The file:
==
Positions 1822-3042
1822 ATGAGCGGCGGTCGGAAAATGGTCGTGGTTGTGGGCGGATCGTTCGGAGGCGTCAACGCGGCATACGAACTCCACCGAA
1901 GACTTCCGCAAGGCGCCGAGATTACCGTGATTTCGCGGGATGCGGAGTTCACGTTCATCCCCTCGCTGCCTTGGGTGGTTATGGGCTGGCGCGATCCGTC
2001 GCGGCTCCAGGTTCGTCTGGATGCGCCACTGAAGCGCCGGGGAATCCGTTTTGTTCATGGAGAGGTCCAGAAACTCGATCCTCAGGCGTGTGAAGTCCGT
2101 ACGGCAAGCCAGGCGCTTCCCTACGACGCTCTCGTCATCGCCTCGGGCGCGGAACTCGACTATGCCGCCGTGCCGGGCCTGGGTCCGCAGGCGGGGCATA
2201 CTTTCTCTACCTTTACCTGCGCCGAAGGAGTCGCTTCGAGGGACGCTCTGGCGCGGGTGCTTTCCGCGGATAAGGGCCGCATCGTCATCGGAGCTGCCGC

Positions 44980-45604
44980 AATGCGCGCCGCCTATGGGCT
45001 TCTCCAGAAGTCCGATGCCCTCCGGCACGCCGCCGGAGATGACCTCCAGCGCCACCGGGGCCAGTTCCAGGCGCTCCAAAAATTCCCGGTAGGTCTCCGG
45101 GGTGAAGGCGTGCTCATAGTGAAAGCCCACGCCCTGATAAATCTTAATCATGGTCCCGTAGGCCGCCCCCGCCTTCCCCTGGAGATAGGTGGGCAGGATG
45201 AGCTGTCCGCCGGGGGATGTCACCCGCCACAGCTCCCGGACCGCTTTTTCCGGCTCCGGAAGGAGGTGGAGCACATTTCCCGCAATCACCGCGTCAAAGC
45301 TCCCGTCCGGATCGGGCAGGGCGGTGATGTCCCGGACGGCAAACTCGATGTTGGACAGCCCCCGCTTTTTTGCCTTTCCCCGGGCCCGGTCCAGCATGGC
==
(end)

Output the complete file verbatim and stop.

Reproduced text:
Positions 1822-3042
1822 ATGAGCGGCGGTCGGAAAATGGTCGTGGTTGTGGGCGGATCGTTCGGAGGCGTCAACGCGGCATACGAACTCCACCGAA
1901 GACTTCCGCAAGGCGCCGAGATTACCGTGATTTCGCGGGATGCGGAGTTCACGTTCATCCCCTCGCTGCCTTGGGTGGTTATGGGCTGGCGCGATCCGTC
2001 GCGGCTCCAGGTTCGTCTGGATGCGCCACTGAAGCGCCGGGGAATCCGTTTTGTTCATGGAGAGGTCCAGAAACTCGATCCTCAGGCGTGTGAAGTCCGT
2101 ACGGCAAGCCAGGCGCTTCCCTACGACGCTCTCGTCATCGCCTCGGGCGCGGAACTCGACTATGCCGCCGTGCCGGGCCTGGGTCCGCAGGCGGGGCATA
2201 CTTTCTCTACCTTTACCTGCGCCGAAGGAGTCGCTTCGAGGGACGCTCTGGCGCGGGTGCTTTCCGCGGATAAGGGCCGCATCGTCATCGGAGCTGCCGC

Positions 44980-45604
44980 AATGCGCGCCGCCTATGGGCT
45001 TCTCCAGAAGTCCGATGCCCTCCGGCACGCCGCCGGAGATGACCTCCAGCGCCACCGGGGCCAGTTCCAGGCGCTCCAAAAATTCCCGGTAGGTCTCCGG
45101 GGTGAAGGCGTGCTCATAGTGAAAGCCCACGCCCTGATAAATCTTAATCATGGTCCCGTAGGCCGCCCCCGCCTTCCCCTGGAGATAGGTGGGCAGGATG
45201 AGCTGTCCGCCGGGGGATGTCACCCGCCACAGCTCCCGGACCGCTTTTTCCGGCTCCGGAAGGAGGTGGAGCACATTTCCCGCAATCACCGCGTCAAAGC
45301 TCCCGTCCGGATCGGGCAGGGCGGTGATGTCCCGGACGGCAAACTCGATGTTGGACAGCCCCCGCTTTTTTGCCTTTCCCCGGGCCCGGTCCAGCATGGC